by Diane Stresing
Naturally, we are convinced that blogging is a solid way to build traffic, increase leads, and further the conversion process of turning prospects into customers. That’s what we do.
But we are small, and we know the tech and advertising world is more likely to listen to Apple than to us. And with the release of iOS 9, it appears that Apple has something to say about adtech, privacy, how search will work, and how consumers and companies will interact on the web going forward.
The bottom line? If you weren’t convinced that blogging beats adtech before, Apple’s iOS 9 will probably convince you.
Adtech: Good, Bad, and Always Changing
Cookies and retargeting technologies are great for advertising agencies and ad buyers — they essentially latch onto interested shoppers and narrow the range of choices they’re exposed to until, boom, it’s time to buy. Also, it’s great for businesses that advertise, being a relatively inexpensive way to use targeted advertising to shorten sales cycles.
It’s not always so great for consumers, though. Besides the fact that targeted (and retargeted) ads and pop-ups are annoying, there are some very clear privacy concerns related to a number of adtech devices in use. Some have called it a system of “commercial surveillance.”
That’s why there’s been so much attention from reputable industry watchers like Doc Searls, the Wall St. Journal, and others. If the most popular mobile operating system suddenly becomes out of reach for a raft of advertising technology players, the landscape could change dramatically.
Especially when the word gets out that pages load as much as four times faster and use half the data if advertising technology is blocked.
IOS 9 Shines Spotlight on Privacy
While Apple’s new built-in search feature, Spotlight, has plenty of allure for developers, it’s being touted to consumers as the search for the privacy conscious. Also likely to speed Spotlight’s adoption: the search feature is built into the phone, making it the default choice for iPhone users.
By making a new operating system vastly more useful to both developers and users, Apple is almost certain to have a distinct advantage in iOS 9 over competing mobile operating systems.
It won’t end Google searches (and ads) as we know them, but it will alter the playing field significantly.
So What’s the Future Hold? What Will Adtech Do?
Spotlight will be well-received. Google will adapt. Adtech will adapt. But as consumers grow accustomed to Spotlight – shipping since mid-summer on all new iPhones and iPads – they’re likely to remember how much they enjoy being able to research purchases without being harangued by targeted ads. They may remember what it’s like to make their own decisions as they shop online.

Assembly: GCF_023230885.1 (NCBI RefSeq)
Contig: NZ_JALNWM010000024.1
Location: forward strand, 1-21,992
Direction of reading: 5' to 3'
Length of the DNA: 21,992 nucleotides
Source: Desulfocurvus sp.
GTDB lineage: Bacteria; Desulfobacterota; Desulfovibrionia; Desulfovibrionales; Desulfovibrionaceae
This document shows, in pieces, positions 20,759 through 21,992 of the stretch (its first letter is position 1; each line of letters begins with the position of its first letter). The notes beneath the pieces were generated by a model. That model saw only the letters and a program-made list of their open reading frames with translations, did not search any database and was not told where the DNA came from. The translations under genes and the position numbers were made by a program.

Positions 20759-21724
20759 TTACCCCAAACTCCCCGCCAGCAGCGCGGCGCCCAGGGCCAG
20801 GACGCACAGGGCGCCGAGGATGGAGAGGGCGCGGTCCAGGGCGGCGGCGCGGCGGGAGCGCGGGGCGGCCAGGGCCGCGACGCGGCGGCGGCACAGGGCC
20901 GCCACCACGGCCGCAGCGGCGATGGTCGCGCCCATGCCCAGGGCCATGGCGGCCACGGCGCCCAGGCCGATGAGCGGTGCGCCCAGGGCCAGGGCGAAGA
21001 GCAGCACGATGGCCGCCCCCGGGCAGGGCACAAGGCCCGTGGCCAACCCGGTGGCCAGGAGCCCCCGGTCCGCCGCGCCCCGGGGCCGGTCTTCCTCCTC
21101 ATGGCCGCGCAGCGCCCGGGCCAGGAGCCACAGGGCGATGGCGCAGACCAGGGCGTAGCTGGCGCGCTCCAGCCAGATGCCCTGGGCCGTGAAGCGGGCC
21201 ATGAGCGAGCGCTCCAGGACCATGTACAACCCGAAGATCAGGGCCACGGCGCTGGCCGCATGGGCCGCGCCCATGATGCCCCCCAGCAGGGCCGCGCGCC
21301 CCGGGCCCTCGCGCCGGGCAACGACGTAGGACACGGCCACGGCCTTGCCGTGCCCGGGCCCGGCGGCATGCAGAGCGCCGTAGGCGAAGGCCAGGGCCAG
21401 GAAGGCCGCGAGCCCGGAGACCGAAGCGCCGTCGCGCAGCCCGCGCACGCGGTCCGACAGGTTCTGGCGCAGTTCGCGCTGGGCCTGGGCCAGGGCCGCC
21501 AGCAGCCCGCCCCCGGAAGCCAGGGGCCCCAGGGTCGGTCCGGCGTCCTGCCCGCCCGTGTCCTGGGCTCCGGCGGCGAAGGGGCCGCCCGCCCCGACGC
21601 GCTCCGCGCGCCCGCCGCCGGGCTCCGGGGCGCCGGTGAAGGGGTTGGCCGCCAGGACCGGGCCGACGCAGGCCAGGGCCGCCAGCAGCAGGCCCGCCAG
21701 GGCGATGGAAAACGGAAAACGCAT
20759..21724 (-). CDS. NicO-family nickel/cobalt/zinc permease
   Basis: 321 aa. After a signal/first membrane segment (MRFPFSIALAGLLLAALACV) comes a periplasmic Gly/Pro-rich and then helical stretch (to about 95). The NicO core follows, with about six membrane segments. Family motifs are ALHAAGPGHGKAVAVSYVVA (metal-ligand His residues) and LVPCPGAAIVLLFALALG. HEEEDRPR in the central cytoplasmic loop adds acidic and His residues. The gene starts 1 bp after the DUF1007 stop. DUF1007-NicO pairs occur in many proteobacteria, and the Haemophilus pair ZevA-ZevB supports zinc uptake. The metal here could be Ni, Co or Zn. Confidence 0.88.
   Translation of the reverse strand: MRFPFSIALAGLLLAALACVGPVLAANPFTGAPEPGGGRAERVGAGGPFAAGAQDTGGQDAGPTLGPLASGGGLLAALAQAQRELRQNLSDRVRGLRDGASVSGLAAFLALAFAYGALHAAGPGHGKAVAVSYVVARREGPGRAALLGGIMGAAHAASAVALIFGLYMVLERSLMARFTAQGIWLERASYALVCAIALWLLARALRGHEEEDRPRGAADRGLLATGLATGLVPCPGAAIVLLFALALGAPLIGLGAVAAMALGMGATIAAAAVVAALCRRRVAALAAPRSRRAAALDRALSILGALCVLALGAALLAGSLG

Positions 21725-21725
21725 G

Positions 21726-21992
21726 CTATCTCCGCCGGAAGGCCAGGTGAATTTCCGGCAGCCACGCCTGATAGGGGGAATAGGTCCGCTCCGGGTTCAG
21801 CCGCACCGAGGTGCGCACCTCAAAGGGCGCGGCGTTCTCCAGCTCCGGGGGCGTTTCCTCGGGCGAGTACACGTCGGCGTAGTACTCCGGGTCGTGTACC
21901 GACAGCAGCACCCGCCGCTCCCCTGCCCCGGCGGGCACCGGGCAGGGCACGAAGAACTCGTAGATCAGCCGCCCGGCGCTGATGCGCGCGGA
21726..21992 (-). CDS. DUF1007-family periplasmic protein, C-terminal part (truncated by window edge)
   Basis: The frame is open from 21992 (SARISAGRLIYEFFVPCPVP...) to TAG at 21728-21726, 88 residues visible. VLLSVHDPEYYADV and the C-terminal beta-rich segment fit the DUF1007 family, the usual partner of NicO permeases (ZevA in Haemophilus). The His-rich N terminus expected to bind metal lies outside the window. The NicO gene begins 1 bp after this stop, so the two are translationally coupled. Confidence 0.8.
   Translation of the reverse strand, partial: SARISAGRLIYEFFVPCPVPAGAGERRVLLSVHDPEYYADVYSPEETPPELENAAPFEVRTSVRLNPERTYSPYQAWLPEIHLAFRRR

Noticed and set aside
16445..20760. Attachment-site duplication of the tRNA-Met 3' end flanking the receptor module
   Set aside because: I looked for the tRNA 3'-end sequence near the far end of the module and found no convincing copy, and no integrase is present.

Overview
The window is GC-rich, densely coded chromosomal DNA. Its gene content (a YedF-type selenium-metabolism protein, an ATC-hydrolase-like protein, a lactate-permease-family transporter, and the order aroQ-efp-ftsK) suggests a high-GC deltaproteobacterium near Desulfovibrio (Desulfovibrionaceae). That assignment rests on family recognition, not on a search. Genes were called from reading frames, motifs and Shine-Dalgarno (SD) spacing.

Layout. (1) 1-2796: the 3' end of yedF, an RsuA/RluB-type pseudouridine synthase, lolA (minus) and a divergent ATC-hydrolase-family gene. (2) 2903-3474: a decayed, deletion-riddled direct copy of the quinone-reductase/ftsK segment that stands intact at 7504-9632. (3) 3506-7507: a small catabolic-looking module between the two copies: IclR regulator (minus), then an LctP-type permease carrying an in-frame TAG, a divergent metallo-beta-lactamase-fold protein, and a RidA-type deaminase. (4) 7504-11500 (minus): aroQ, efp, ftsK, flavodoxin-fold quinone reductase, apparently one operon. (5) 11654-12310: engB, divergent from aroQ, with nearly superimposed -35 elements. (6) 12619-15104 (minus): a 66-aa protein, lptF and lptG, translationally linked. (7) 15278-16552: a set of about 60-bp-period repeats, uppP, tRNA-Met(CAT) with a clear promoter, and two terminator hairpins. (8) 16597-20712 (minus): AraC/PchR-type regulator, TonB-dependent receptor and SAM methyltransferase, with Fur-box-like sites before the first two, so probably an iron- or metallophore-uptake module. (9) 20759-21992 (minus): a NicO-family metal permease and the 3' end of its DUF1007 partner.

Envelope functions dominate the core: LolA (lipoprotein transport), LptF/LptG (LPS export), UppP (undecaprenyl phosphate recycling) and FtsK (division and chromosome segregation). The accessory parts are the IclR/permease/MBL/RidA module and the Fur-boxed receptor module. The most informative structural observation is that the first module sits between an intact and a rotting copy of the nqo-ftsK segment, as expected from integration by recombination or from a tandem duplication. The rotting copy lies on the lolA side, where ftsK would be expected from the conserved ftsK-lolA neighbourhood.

One possible change in search algorithms that seems likely: a continued shift toward natural language searches. As with the major changes in search brought about by Penguin, Panda, Hummingbird, and Pigeon, in spite of Google’s obvious revenue gains from Adtech sales, the search giant knows what people want: search results in context.
And that’s why blogging beats adtech.
Blogging: A Conversation, Not an Ad
Blogs are like news articles – with a twist. Consumers are savvy enough to know a blog about coffee, posted on a coffee roaster’s website, is probably designed to sell coffee. But, a post about coffee, written in an engaging manner, with some actual value for the reader, is not an ad.
It’s part of the conversation about the product. And the reader came to read it because he was interested in coffee. That’s how blogs work – by being involved in the conversation as the consumer considers his purchase.
That’s how all content marketing works.
Adtech has its place, and probably always will. But Apple’s latest iOS suggests that place may be shrinking.
In the meantime, the spotlight is on content — and blogging’s role may have just gotten a lot more important.
Editor’s Note: I came across the post from Doc Searls and wanted to write a post about how these changes to the Applie mobile opperating system will affect the world of blogs for small business. But I also wanted to take the weekend off. So, I just posted a link to that post, and a request for a post, and when I came in Monday the post was all done by the writer. I was happy to give her a byline for this piece, even though I did edit it some. (We give bylines here on the BlogMutt blog, but our customers typically just say that they wrote the post themselves, which is all part of the deal.) I’ve always shied away from the Adtech world because of just this sort of threat. Blogging, however, is all but immune from technology changes. No one, single change from a device manufacturer can take away an ability for a business to let the world know what it’s about with good writing. That’s what BlogMutt is all about. — Scott Yates
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